When late February arrives I really start getting the fever for spring Turkey action. I have been bowhunting for 30 years now, and I still get excited about opening day as I did when I began this adventure. Turkey bow hunting has always been one of my favorites, I guess when you have an animal with a brain the size of a pea outsmart you it becomes an obsession!
Over the last 30 years I have made a lot of mistakes and learned a lot on my setups and calling techniques. When I began I would call too often, too loud, and sometimes at the wrong times. The nice thing about Turkey hunting is that you can make mistakes , and still recover and have a successful hunt.
If you're just starting Turkey hunting don't be nervous about making a bad call or the tone of a Yelp. Some of the worst calls I have heard over the years beside my own have been made by real turkeys!
Turkeys make over 27 vocalizations if you can just learn to yelp, cluck, purr and cut you will become a success in the Turkey woods. Remember a hens lung capacity only allows her to make about 5-7 notes.
So keep that in mind when you make your yelps. You want to mimic hens that your heading or sound as much as a real hen as possible.
I use friction calls, double reed mouth calls and box calls on my hunts because they are easy to use. I yelp with the mouth calls, and cluck and purr with my slate. If it's windy I use my box call to yelp and cutt. I try to call every 15-20 minutes when I am hunting. If a Tom answers me and stays where he is after a few calling sequences, that usually tells me he has hens with him. I usually shut up then for about 30 minutes to see if that gets him curious. This system has worked really well for me over the years.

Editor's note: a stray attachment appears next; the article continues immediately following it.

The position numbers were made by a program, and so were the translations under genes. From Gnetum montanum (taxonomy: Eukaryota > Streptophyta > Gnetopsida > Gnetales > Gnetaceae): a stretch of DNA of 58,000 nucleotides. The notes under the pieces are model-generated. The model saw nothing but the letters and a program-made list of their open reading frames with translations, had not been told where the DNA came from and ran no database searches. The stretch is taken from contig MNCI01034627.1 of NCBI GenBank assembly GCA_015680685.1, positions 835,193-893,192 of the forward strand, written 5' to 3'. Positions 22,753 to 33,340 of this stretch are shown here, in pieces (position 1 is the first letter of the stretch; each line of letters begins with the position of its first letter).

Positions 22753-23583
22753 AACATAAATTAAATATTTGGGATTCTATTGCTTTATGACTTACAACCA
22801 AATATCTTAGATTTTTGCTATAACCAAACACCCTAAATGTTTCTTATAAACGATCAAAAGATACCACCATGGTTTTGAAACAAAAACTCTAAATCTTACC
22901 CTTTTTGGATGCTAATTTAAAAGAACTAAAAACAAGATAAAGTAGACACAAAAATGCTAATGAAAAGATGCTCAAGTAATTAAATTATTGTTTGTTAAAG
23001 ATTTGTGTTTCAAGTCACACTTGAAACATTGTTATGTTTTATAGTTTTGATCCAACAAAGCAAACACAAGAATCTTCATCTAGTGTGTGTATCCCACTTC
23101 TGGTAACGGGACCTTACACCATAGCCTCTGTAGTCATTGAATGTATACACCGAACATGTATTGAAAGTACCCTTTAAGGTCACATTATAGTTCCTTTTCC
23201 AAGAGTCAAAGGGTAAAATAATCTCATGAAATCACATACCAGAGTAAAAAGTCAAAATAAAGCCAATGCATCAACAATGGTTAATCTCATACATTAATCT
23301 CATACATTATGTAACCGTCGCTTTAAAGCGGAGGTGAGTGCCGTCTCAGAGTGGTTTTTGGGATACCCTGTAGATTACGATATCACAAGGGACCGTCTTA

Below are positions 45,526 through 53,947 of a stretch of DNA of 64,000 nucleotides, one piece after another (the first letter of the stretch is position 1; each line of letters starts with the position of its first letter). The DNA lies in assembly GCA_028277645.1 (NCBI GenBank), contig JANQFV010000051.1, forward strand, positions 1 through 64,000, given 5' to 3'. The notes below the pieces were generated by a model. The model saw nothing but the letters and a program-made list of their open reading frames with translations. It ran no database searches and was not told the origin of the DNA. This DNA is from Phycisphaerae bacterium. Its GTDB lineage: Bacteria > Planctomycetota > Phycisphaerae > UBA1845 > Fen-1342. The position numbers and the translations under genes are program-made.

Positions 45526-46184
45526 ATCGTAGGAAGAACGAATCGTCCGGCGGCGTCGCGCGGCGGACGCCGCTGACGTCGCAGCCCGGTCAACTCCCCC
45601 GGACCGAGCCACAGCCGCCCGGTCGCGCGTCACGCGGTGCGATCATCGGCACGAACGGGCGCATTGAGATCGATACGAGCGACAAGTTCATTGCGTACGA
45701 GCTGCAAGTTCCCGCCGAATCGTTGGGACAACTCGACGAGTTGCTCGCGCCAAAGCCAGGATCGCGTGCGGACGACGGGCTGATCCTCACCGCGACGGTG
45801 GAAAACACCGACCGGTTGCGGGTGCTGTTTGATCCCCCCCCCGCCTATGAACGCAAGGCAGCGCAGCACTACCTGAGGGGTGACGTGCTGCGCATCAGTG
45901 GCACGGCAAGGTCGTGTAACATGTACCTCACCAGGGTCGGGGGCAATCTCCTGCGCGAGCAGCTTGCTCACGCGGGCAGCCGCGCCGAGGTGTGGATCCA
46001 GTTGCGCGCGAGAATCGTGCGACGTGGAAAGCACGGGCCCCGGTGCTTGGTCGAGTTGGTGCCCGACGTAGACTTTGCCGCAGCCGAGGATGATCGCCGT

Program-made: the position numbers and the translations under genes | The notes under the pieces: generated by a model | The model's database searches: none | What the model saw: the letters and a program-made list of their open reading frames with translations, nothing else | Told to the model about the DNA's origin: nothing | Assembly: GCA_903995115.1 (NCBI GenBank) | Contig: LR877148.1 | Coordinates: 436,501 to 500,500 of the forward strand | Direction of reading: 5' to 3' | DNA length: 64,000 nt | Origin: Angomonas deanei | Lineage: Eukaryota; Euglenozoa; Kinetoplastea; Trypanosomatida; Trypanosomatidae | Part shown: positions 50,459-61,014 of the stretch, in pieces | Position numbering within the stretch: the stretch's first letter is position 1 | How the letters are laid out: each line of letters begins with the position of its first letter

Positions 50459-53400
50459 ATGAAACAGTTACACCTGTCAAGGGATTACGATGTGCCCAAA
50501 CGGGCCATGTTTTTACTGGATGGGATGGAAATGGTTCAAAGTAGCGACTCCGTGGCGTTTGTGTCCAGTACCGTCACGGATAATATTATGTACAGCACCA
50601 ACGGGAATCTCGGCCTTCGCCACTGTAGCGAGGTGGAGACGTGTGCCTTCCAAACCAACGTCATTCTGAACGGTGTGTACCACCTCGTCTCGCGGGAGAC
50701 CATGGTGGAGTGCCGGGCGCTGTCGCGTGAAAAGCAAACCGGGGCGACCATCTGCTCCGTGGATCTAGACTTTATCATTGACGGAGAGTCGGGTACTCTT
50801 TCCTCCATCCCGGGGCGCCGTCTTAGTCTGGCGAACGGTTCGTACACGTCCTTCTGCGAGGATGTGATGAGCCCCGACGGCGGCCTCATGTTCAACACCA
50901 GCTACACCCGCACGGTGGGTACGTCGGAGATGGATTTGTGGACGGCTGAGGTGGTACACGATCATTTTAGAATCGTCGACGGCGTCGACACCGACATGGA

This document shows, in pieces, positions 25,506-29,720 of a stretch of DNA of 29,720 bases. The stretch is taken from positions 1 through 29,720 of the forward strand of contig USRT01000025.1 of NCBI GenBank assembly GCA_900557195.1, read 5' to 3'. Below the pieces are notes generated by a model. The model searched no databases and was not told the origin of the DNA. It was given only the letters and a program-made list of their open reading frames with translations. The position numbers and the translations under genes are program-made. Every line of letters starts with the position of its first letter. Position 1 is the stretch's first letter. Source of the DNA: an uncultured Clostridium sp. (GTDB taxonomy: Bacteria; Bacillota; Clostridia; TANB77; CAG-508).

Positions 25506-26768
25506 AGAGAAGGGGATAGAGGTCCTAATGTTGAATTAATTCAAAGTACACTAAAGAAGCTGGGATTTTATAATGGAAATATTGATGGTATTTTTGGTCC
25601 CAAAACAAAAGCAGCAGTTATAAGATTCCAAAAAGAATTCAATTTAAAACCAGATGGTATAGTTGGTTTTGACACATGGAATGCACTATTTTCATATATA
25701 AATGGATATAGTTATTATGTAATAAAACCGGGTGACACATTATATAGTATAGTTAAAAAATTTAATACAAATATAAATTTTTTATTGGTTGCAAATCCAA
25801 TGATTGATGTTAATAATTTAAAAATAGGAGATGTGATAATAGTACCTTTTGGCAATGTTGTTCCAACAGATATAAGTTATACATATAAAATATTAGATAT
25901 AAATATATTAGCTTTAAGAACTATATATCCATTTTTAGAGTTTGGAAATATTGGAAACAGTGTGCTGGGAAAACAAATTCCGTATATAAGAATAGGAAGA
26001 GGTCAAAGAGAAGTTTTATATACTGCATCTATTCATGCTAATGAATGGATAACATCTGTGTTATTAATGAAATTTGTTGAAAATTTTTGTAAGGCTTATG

I also use my little triangle of love on my setups with my Strut-Lite Jake, Feeding Hen and an Standing Hen. This decoy set up has worked great for me to get a Tom's attention and fired up enough to lock on and come in.
There's one last piece of advice I would like to share if you're bowhunting turkeys - try to be patient! I film all my own Turkey hunts for the TV show and I do this with the aid of my ground blind. Blinds allow me to tape hunts and move without detection in spite of turkeys' amazing vision.
Blinds allow me to hunt longer times and in any type of weather. The longer you stay out the better your odds of success go up. I have taken 75% of my birds between 10am to 2pm. I call this the magic time. Toms are usually looking for new girls , after they breed hens that might have been with them on the roost at this time. All of these tips have helped me tag over 65 birds with my bow the last 14 years. I am living proof that anyone can learn to be a turkey hunter.
Bowhunting turkeys is a blast and addictive. I hope some of this blog helps you in the woods this spring!